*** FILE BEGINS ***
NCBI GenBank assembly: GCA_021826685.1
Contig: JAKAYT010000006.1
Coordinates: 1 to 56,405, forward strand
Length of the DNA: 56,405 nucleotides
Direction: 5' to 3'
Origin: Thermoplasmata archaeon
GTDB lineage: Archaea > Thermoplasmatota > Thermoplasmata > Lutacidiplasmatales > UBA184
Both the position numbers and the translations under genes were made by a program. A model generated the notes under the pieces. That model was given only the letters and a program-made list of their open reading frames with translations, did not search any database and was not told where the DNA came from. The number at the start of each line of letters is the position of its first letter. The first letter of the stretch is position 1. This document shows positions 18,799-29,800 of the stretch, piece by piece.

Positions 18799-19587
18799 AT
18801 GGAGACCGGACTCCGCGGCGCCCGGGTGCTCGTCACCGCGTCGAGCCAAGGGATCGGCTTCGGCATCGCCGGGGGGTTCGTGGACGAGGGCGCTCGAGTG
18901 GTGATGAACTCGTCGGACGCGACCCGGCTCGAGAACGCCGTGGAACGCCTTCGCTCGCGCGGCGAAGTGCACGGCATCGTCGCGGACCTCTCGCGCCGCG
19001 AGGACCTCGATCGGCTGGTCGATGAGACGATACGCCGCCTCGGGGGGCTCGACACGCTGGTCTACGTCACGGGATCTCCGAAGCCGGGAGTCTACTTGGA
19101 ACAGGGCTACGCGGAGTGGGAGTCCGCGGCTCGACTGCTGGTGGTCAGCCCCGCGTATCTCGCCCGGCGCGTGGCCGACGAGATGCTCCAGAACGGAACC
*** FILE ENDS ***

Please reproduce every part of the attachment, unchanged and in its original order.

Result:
NCBI GenBank assembly: GCA_021826685.1
Contig: JAKAYT010000006.1
Coordinates: 1 to 56,405, forward strand
Length of the DNA: 56,405 nucleotides
Direction: 5' to 3'
Origin: Thermoplasmata archaeon
GTDB lineage: Archaea > Thermoplasmatota > Thermoplasmata > Lutacidiplasmatales > UBA184
Both the position numbers and the translations under genes were made by a program. A model generated the notes under the pieces. That model was given only the letters and a program-made list of their open reading frames with translations, did not search any database and was not told where the DNA came from. The number at the start of each line of letters is the position of its first letter. The first letter of the stretch is position 1. This document shows positions 18,799-29,800 of the stretch, piece by piece.

Positions 18799-19587
18799 AT
18801 GGAGACCGGACTCCGCGGCGCCCGGGTGCTCGTCACCGCGTCGAGCCAAGGGATCGGCTTCGGCATCGCCGGGGGGTTCGTGGACGAGGGCGCTCGAGTG
18901 GTGATGAACTCGTCGGACGCGACCCGGCTCGAGAACGCCGTGGAACGCCTTCGCTCGCGCGGCGAAGTGCACGGCATCGTCGCGGACCTCTCGCGCCGCG
19001 AGGACCTCGATCGGCTGGTCGATGAGACGATACGCCGCCTCGGGGGGCTCGACACGCTGGTCTACGTCACGGGATCTCCGAAGCCGGGAGTCTACTTGGA
19101 ACAGGGCTACGCGGAGTGGGAGTCCGCGGCTCGACTGCTGGTGGTCAGCCCCGCGTATCTCGCCCGGCGCGTGGCCGACGAGATGCTCCAGAACGGAACC